Doug holds a bachelor’s degree in Biology from Grinnell College and a master’s degree in botany from the University of Vermont. An avid outdoorsmen, his favorite pastimes are birding, hiking, and cheering for New England sports teams!
  • 10/31/2013 2:31 PM | Katie Hopkins (Administrator)
    The community of Owensboro recently became the first community in Kentucky to join Audubon International’s Sustainable Communities Program. It is the 14th community in the US to work with Audubon International to move toward environmental, economic, and social sustainability.

    “We are very excited to start the Sustainable Communities certification process. The Sustainable Communities program offers the City of Owensboro the opportunity to showcase so many of our great existing programs as well as a chance to focus on what we can do better as a community,” said Andy Hutchinson, Chairman of PRIDE of Owensboro Daviess County.

    The Sustainable Communities Program serves as a framework to merge economic and social considerations with the protection and enhancement of a community’s environmental characteristics. Audubon International serves as a catalyst for citizen-driven planning and community actions, and facilitates partnerships with governmental agencies, businesses, academic institutions, and other organizations that provide local support and assistance to reach the goals envisioned in the community. Working in this way, Owensboro will take a big picture approach to community growth and environmental protection.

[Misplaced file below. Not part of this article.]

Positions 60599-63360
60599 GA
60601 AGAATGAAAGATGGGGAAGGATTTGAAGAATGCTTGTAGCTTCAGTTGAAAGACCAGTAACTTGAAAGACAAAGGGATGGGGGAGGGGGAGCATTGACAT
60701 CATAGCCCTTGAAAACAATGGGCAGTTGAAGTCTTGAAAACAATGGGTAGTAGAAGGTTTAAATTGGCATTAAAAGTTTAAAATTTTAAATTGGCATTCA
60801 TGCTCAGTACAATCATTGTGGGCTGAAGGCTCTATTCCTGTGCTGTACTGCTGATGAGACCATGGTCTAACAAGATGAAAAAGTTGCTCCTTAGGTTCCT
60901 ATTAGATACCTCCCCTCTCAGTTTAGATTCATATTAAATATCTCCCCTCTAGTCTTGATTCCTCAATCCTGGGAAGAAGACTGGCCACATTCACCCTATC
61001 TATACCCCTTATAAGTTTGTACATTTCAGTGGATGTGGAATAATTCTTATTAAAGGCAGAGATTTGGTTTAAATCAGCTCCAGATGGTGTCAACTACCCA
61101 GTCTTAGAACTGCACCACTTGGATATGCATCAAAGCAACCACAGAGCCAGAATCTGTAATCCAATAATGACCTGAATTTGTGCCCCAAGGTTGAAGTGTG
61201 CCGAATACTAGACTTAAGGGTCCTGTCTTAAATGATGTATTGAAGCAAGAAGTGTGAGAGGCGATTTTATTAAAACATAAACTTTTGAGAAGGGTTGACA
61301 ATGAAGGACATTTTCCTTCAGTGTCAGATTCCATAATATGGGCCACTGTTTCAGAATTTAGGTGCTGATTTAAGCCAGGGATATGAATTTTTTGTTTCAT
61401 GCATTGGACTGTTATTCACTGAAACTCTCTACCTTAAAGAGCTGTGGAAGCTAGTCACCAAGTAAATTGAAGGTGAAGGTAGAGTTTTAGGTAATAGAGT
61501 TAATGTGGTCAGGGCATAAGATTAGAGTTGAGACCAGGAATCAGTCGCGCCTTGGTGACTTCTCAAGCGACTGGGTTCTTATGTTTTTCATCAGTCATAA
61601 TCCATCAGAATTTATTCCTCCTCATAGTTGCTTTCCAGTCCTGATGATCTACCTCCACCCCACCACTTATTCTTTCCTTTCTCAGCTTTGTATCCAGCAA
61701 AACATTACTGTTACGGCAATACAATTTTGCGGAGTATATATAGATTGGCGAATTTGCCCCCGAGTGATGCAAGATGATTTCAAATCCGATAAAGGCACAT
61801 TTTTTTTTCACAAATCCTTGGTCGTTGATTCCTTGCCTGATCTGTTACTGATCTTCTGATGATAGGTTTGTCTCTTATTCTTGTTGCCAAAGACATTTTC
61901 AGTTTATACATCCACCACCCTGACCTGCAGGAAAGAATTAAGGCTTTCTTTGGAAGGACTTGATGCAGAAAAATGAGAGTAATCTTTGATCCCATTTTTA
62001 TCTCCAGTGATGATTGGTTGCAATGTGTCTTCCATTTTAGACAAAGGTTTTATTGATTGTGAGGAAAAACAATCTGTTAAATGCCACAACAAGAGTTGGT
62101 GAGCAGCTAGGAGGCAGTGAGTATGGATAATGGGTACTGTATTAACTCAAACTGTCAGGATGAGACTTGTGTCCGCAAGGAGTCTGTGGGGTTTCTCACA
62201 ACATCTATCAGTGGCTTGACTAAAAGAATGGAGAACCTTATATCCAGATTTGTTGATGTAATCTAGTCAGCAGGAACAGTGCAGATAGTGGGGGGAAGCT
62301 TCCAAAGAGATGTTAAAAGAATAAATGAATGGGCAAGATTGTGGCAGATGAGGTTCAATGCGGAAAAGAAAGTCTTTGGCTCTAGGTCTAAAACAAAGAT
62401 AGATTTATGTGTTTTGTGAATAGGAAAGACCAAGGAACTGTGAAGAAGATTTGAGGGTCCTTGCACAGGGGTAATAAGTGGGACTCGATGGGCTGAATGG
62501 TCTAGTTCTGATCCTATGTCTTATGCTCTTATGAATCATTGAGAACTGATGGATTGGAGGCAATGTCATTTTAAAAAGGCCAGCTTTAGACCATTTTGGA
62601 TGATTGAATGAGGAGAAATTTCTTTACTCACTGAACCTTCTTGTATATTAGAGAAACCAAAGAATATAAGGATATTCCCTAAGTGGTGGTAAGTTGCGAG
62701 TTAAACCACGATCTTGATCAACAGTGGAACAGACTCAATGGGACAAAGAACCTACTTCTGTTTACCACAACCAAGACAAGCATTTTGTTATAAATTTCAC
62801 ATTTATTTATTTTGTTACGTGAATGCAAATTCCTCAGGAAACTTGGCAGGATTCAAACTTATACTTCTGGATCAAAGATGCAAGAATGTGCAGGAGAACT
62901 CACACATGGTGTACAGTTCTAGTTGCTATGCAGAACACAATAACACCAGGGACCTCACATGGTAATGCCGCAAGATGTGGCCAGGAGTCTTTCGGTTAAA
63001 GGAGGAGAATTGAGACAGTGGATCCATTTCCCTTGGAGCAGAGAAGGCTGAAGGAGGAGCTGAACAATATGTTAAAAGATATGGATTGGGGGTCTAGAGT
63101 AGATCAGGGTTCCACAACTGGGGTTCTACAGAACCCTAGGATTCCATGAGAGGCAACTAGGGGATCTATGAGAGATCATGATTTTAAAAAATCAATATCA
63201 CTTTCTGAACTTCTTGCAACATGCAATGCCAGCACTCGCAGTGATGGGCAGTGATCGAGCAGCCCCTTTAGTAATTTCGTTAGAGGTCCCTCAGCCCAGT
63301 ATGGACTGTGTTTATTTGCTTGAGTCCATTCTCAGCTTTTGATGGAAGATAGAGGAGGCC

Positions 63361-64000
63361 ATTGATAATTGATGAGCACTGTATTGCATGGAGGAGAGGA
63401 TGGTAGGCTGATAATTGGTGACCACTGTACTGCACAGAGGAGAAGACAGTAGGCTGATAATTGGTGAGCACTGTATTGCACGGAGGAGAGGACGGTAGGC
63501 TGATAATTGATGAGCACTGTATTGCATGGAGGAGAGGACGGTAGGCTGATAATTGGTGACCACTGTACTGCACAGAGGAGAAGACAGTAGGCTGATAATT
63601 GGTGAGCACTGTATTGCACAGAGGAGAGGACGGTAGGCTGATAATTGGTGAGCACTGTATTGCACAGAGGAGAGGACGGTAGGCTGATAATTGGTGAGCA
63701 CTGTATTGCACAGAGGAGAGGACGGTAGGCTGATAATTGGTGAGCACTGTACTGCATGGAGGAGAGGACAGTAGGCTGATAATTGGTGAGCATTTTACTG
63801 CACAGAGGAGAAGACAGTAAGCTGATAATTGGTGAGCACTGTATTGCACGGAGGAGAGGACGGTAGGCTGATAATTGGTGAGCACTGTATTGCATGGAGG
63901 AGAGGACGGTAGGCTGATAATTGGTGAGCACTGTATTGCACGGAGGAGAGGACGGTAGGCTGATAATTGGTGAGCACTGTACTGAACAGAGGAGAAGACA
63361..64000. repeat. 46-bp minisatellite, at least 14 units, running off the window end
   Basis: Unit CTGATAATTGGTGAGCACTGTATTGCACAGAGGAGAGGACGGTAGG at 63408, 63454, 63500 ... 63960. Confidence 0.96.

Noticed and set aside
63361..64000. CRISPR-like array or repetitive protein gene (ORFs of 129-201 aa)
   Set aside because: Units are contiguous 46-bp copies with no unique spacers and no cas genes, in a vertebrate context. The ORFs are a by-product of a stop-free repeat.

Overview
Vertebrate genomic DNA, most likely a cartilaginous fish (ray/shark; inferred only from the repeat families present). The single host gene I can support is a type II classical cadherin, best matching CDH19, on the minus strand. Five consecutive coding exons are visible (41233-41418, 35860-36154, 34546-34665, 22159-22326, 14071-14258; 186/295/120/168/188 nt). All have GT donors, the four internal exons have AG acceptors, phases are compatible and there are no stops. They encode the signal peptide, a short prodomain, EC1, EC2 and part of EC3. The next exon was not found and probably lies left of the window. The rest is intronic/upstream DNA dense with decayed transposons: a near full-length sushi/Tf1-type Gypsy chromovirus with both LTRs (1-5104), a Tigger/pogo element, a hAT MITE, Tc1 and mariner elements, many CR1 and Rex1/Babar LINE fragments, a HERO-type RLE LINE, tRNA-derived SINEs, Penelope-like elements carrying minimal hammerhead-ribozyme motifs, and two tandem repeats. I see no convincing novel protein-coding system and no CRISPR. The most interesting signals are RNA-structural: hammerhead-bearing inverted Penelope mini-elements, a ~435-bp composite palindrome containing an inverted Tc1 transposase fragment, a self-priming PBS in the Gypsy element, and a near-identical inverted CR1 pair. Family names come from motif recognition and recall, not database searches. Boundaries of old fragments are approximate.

“As communities grow, they undergo changes that can enhance or degrade the qualities in each community that make it a great place to live,” said Joanna Nadeau, Associate Director of Environmental Programs. “The Sustainable Communities Program helps communities tackle that challenge and plan for change in a way that fosters a vibrant local economy while maintaining a healthy environment and high quality of life. AI will work with Owensboro to build on the efforts citizens have already made to come together around key projects like building a state of the art “green” hospital. We have the opportunity to demonstrate what a heartland community like Owensboro can to do preserve its assets and face the future with the best foot forward.”

    The City of Owensboro, located on the banks of the Ohio River in western Kentucky, has a vibrant population of more than 58,000 residents. Located in a unique bottomland forest, the region historically contained a wide diversity of wild plants and animals. To access natural areas, residents and guests explore floodways and stream corridors by boat, relax at city park lands, and enjoy several local golf courses. The City’s performing arts center, farmers’ markets, museums, and regular festivals, including the International Bar-B-Q Festival, create a unique mix of cultural activities for residents and visitors to enjoy. An ambitious downtown revitalization project focuses on increasing use of the riverfront for business, recreation, and events, and a 15-mile planned greenbelt will increase transportation options for pedestrians and bicyclists to reach the community’s many attractions.

    By joining and participating in the Sustainable Communities Program, Owensboro will join several other medium-sized communities as a member of the program. There are three stages in the multi-year certification process, during which Owensboro will complete an assessment, define a long-term community vision, choose sustainability indicators as a mechanism for fostering action and measuring success, and implement its plan. The plan covers 15 focus areas, and members must choose timelines and measurable goals. After completing a vision plan and reporting progress on chosen goals, members of Audubon International’s Sustainable Communities Program are eligible for certification and designation as an Audubon International Sustainable Community, which recognizes dedication to the process of becoming a sustainable community.